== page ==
The opportunity to share came with a call for workshop submissions by the NYSAIS Diversity Education and Justice in the Curriculum Conference. Attended by educators from the independent school world, the conference hosts a number of workshops aimed to provide teachers and administrators with tools for exploring themes of diversity, social justice, and creating more inclusive classrooms in their schools. The lesson was submitted and chosen for a presentation slot for the 2018 conference. The workshop, aptly named “Justice, Cubed,” was then designed to explain the activity and follow-up reflections, as well as provide educators with the tools necessary to create their own lesson plans inspired by the work. During the hour long session, the four presenters shared their work in-depth; explaining the rationale behind the lesson, the thoughtful implementation, and the continued work with students that came after the conclusion of the lesson. Later, attendees were given time to craft their own lessons inspired by the cube activity as the presenters answered lingering questions, and engaged with their fellow educators.

While the opportunity to share their knowledge and experience was exciting, it was also nerve wracking for these educators. Though taking on issues of social justice with young students is a priority within the Corlears community, it can still feel risky when sharing out, as both educators and schools may be in different places in their journey toward a more robust social justice curriculum. Unsure of the reaction they would receive from the crowd, what transpired was more positive than they could have anticipated. Dora reflects:

"Many people in attendance at our presentation first and foremost shared how envious they were of the diverse student body we have here at Corlears. As we presented our attendees asked specific questions about the activity roll out -- looking to see how they could adapt the work we did here at Corlears and make it successful in their own spaces. They were impressed by our students’ reflections, the support our administration gave us in exploring new ways to build empathy and contextual understanding with our students in the classroom."

Armed with new information and a lesson plan template, many workshop attendees expressed a desire to implement a similar lesson their classroom -- giving the “cube activity” a life and influence far beyond 15th street.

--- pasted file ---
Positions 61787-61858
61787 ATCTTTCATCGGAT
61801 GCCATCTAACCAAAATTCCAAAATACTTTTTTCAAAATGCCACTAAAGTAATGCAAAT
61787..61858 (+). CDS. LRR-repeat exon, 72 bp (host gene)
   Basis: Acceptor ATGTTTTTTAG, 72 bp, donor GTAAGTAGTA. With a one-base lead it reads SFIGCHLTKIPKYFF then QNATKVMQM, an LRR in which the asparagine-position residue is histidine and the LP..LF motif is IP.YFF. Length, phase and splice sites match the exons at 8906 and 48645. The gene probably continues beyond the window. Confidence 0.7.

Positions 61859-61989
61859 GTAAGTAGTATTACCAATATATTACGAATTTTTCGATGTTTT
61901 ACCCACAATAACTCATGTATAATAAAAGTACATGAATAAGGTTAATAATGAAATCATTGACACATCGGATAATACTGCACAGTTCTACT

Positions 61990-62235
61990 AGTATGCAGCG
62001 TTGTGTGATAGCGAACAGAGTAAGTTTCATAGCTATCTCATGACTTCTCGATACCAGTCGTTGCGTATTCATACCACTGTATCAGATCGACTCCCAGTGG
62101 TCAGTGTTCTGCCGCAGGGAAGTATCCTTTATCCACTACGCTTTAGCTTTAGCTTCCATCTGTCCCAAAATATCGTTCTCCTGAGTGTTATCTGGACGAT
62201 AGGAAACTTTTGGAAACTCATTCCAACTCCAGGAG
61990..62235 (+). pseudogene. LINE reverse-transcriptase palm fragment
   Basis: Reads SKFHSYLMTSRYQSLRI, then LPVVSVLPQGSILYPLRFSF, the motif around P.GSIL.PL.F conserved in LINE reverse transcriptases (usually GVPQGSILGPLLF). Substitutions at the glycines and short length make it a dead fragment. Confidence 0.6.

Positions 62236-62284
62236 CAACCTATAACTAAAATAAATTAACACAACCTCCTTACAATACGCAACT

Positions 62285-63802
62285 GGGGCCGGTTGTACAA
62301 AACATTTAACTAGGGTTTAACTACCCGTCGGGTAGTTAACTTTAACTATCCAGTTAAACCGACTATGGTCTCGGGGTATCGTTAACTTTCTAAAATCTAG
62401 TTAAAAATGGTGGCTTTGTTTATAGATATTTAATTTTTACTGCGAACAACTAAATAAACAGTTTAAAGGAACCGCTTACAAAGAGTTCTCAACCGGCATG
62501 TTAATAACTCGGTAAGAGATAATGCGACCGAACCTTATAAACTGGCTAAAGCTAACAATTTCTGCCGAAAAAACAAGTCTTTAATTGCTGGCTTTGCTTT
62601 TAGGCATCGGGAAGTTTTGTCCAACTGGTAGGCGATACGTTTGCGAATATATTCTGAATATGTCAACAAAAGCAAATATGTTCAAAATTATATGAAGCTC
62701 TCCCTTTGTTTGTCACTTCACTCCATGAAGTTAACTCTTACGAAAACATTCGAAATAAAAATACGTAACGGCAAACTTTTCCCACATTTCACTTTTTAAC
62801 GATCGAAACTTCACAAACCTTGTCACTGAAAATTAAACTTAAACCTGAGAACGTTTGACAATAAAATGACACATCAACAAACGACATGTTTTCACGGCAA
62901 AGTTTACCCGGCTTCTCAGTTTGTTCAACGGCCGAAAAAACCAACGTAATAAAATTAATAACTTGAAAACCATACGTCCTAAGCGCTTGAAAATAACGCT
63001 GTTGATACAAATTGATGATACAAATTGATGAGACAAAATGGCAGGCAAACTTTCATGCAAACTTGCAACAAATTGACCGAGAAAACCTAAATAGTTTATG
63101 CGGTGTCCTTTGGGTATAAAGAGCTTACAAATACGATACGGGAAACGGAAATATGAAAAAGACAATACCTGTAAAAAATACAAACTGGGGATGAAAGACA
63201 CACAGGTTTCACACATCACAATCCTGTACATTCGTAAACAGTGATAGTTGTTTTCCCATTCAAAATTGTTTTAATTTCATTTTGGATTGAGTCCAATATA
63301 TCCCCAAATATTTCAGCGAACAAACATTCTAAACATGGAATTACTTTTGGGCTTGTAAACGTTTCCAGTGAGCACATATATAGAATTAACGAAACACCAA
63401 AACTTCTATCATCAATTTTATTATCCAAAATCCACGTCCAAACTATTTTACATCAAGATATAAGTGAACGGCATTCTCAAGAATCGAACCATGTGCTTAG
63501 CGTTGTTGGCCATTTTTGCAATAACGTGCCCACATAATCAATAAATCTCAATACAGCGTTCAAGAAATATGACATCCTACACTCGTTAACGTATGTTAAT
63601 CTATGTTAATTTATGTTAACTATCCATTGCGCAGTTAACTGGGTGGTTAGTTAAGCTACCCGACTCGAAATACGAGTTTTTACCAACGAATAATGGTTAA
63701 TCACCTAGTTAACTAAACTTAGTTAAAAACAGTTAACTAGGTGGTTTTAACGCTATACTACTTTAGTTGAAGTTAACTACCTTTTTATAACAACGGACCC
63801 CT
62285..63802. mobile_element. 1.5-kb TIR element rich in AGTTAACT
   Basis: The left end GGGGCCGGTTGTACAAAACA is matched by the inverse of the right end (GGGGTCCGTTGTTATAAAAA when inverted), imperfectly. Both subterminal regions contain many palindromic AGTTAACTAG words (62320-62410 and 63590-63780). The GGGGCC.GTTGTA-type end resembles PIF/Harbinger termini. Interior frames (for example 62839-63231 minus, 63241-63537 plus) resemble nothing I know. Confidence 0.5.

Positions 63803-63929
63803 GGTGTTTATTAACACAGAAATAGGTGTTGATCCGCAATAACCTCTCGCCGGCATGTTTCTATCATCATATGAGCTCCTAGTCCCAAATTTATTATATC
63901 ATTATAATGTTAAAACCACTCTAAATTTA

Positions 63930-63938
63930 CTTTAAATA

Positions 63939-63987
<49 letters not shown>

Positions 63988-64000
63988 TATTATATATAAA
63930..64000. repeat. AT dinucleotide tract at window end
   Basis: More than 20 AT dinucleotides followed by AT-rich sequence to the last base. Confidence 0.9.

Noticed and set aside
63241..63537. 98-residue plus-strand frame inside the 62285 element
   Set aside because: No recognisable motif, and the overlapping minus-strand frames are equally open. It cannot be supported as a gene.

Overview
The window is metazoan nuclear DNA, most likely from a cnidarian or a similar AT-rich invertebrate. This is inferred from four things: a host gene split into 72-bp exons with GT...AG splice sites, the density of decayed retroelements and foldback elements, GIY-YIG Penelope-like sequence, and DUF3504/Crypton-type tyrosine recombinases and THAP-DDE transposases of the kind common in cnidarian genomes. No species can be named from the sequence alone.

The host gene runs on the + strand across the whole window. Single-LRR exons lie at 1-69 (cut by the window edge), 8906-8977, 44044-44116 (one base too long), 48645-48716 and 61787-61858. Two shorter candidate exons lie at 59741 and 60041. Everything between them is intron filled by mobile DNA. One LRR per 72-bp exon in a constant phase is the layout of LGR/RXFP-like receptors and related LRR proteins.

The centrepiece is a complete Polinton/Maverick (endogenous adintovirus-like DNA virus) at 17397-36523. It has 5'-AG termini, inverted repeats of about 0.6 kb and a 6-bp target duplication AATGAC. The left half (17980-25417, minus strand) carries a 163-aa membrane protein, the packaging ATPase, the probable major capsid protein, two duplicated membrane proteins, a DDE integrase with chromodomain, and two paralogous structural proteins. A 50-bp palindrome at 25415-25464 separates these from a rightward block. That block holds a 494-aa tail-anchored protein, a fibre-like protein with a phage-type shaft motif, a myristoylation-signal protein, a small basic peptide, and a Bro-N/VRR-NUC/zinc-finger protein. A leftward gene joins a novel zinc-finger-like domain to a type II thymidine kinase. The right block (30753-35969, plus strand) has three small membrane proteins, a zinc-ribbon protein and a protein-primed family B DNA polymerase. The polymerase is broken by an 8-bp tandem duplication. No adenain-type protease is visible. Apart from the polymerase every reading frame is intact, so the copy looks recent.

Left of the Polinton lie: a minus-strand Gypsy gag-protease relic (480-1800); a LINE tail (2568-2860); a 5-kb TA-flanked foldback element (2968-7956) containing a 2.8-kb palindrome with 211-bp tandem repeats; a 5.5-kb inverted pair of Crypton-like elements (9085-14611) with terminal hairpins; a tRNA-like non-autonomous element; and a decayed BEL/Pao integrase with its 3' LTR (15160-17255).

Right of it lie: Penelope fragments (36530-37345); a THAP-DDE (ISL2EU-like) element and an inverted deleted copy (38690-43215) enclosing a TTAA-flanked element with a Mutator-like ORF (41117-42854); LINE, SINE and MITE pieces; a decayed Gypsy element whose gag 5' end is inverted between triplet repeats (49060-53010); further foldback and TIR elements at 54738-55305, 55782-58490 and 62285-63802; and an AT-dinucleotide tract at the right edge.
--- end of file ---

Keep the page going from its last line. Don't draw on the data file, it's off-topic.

For these educators, the experience of sharing this important work was both powerful and profound. Not only did their presentation serve as an opportunity to connect with the educational community outside of Corlears, but it brought to light what makes Corlears such a unique learning environment. Alex says that “in sharing about this lesson with other independent school educators, they marveled at some facets of Corlears that I sometimes take for granted: the diversity of our community, the support teachers receive from the administration to try something bold and new in their classrooms, and, above all, the empathy and thoughtfulness of our students.”  While workshop attendees may have left feeling inspired, our educators certainly did. As Alex states, his experience at the conference ultimately reminded him “of these facets of Corlears, and what a unique community it is.”

The Community Forum: Growing from Its Roots

Children at Corlears School are encouraged to investigate and question the world around them. Through their learning, difficult topics like gender stereotypes and racial identity are explored with the aid of books, projects and classroom discussions. While Corlears’ mission is the education of children, parents at Corlears are also taking part in their own learning experience. Outside of the classroom, parents are offered opportunities to explore complex issues in a space just for them -- the Community Forum.

Founded in 2008 by Corlears parents, the purpose of the Community Forum at the time of its inception was to create a space where parents could openly discuss issues related to diversity.  Early Forum particpant and alumni parent, Sabrina Coughlin, recalls “the community forum started as a real grassroots efforts...some parents felt that there should be a forum for people to come together to share their thoughts and experiences around diversity. It was very informal in the beginning. Two or three parents organized monthly sessions, where anyone could come and talk about whatever was on their mind.” From there, the Community Forum began to evolve. Agendas were formed and the school counselors were brought into the fold as both a support and resource for families. In the many years of its existence, the Community Forum has continued to grow, and is an important staple of life at Corlears School.  

The  10s share issues they care about during their Social justice meeting. 

The  10s share issues they care about during their Social justice meeting.